In a story that continues to get more bizarre as new details emerge, Senator Rand Paul (R-Ky.), is recovering from 5 broken ribs after a neighbor assaulted him Friday afternoon while the Tea Party Republican leader was mowing his lawn in his gated community in Bowling Green, Kentucky.
What was initially reported as “minor injuries” turned out to be far more severe.
It emerged over the weekend that Paul had suffered five rib fractures in the assault, including three displaced fractures (where the pieces of the broken bone are knocked completely out of alignment) and pulmonary contusions, which can lead to potentially life threatening fluid buildup in the lungs.
Senior Paul adviser, Doug Stafford, sent a statement to the Bowling Green Daily News that made clear just how serious the senator’s injuries are:
“This type of injury is caused by high velocity severe force. It is not clear exactly how soon he will return to work, as the pain is considerable as is the difficulty in getting around, including flying.”
Paul posted a message to social media Sunday saying:
Kelley and I appreciate the overwhelming support after Friday’s unfortunate event. Thank you for your thoughts and prayers.
— Senator Rand Paul (@RandPaul) November 5, 2017
The assailant was Paul’s own neighbor and a fellow Bowling Green physician of anesthesiology, 59-year-old Dr. Rene Albert Boucher. Kentucky state troopers say he “intentionally assaulted” the senator.
Assaulting a member of Congress is a federal crime that could carry a felony charge for the attacker. Capitol Police, as well as the FBI, are investigating the incident, and police report that Boucher, “admitted going onto Paul’s property and tackling him.”
Red State has some more information about Rene Boucher, including his fervent support for Democratic Party politics, which is one clue as to his possible motive:
“The information about Rene’ Boucher, the man responsible for an attack on Kentucky Senator Rand Paul is beginning to trickle in.
For starters, Boucher, like Paul, is a doctor. According to his Facebook page, he served as an anesthesiologist and pain management specialist with the U.S. Army from 1985 to 1993.
He studied Biology and Pre-Med at Providence College, and attended the College of Osteopathic Medicine in Des Moines.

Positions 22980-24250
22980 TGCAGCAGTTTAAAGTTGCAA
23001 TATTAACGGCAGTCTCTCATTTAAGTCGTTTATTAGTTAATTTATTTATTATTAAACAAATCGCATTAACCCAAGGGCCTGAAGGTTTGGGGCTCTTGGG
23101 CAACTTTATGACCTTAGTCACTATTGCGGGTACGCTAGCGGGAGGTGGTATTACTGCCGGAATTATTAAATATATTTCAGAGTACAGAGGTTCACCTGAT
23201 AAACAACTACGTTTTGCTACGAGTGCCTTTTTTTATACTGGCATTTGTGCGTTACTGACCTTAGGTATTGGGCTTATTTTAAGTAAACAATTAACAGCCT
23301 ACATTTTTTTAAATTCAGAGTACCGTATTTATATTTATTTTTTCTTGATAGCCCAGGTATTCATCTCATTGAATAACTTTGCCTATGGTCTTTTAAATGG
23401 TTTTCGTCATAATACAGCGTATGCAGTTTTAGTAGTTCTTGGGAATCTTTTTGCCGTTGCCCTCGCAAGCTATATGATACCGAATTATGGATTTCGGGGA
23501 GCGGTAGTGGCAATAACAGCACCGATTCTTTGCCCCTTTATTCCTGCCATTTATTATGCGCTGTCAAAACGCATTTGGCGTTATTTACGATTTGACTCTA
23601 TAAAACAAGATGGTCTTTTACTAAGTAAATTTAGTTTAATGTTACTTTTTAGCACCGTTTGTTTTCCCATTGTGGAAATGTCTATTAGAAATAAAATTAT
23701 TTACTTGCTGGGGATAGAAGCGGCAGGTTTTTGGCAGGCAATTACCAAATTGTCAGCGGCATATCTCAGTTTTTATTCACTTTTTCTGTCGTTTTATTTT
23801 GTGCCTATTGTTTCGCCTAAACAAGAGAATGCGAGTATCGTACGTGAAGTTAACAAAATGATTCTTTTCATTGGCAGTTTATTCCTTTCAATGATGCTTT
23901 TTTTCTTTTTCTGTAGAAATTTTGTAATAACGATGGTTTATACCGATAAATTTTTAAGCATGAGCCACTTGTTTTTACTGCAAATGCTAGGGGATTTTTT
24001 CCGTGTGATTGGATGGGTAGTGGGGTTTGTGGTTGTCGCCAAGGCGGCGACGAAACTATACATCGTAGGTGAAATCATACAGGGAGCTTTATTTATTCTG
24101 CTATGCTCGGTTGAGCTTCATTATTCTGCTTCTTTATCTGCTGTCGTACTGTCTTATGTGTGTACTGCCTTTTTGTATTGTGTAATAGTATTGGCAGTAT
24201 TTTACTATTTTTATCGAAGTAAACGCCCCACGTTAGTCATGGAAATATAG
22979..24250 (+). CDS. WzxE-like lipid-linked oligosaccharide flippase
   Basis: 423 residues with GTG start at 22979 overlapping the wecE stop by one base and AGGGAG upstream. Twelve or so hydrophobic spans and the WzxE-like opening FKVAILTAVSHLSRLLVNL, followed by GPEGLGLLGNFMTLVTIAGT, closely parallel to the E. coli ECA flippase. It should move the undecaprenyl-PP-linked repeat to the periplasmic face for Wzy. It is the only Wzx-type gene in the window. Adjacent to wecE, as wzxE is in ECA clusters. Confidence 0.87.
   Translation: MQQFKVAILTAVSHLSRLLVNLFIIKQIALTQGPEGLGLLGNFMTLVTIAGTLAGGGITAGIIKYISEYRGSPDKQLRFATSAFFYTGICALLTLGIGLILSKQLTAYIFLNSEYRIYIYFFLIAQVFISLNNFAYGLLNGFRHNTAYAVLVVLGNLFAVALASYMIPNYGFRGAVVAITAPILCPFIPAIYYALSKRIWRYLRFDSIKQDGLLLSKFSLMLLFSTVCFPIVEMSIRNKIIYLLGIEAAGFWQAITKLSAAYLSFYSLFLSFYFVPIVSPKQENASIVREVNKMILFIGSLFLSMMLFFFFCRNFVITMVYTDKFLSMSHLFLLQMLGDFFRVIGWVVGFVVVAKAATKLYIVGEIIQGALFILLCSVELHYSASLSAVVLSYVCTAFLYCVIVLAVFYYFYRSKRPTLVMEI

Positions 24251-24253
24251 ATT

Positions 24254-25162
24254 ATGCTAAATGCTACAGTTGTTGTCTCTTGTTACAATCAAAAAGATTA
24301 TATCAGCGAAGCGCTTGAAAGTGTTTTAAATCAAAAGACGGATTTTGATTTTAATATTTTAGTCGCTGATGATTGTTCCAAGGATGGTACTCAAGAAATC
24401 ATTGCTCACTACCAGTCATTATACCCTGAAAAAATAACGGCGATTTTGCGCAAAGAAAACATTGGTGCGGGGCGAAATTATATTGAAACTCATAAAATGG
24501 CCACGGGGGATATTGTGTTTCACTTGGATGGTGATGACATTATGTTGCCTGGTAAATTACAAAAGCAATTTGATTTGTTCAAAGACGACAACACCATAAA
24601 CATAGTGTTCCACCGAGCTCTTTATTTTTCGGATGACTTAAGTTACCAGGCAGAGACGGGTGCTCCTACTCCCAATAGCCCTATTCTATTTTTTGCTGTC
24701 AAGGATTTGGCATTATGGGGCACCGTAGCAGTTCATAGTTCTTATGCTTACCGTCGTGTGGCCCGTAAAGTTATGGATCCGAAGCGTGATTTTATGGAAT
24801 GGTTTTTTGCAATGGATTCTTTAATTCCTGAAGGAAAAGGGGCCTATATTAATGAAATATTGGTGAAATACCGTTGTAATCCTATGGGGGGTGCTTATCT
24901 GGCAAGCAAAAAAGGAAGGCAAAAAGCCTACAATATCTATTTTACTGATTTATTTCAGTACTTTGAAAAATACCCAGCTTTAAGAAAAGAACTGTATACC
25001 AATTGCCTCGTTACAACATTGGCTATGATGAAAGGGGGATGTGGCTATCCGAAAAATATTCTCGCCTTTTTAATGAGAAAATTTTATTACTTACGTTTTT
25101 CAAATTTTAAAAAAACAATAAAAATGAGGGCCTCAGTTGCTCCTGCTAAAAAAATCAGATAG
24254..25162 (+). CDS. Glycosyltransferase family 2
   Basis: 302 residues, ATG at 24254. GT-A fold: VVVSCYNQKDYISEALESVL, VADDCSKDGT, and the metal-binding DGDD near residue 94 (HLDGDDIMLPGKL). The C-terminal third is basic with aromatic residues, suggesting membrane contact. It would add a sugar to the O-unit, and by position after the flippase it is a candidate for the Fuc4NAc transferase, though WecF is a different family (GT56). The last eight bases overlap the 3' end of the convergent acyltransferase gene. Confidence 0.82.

His Facebook page is a long collection of anti-Trump memes and articles, with at least one article on Greg Gianforte, the Republican candidate from the Montana special congressional election who body slammed a reporter.”
As it turns out, the FBI has confirmed Boucher’s motives were political:
“The FBI told local Kentucky media early Sunday that an assault that left Republican Sen. Rand Paul injured and reeling was “politically motivated.”
According to WNKY, a Kentucky NBC affiliate, authorities and Paul’s neighbors believe Rene Boucher attacked Paul over his ideological leanings. The FBI, the local news organization says, has confirmed the motive.
Boucher is a registered Democrat, according to voter rolls, updated in March of 2017.
Boucher, who reportedly lives down the street from Paul, assaulted the senator while Paul was mowing his lawn. Paul, who was wearing earplugs, stepped off his ride-on mower to handle something on the ground when Boucher attacked.”
In May, I chastised the Republican Party leadership — naming Paul Ryan specifically — for its lack of moral leadership in not disavowing Greg Gianforte or refusing to allow him into the House Republican Caucus after he body slammed a reporter just before the election.
So it’s notable that Paul’s attacker had posted about this earlier this year.
The violence in politics needs to be stopped at every turn with decisive rebukes from political leaders or it may spread like a cancer.
Who knows? A proper and morally responsible response to Gianforte from the GOP leadership may have been enough to keep Paul out of Boucher’s crosshairs.
But Republican leaders aren’t the only ones who have a moral responsibility to condemn violence from their own side to keep tensions in America from devolving into a blood feud.
The violence in politics needs to be stopped at every turn with decisive rebukes from political leaders or it may spread like a cancer.W.E. Messamore, IVN Independent Author
Trump was denounced by Democrats for condemning the violence on “all sides” after a woman was killed by a white supremacist at the Charlottesville rally.
Yet, even as they made their condemnations, a Republican politician was still recovering from a gun shot wound he sustained at baseball practice in Virginia when a shooter confirmed that the men on the field were Republicans and opened fire.
Rand Paul was among those who were shot at.
We must demand an end to the violence and to the violent rhetoric. This summer, excited liberals took to social media en masse to declare their support for punching Nazis, even as many casually compare conservative politicians to Nazis.
Before American partisan politics becomes a violent, nationwide conflagration, we who speak for reason, compassion, and human kindness must say enough is enough!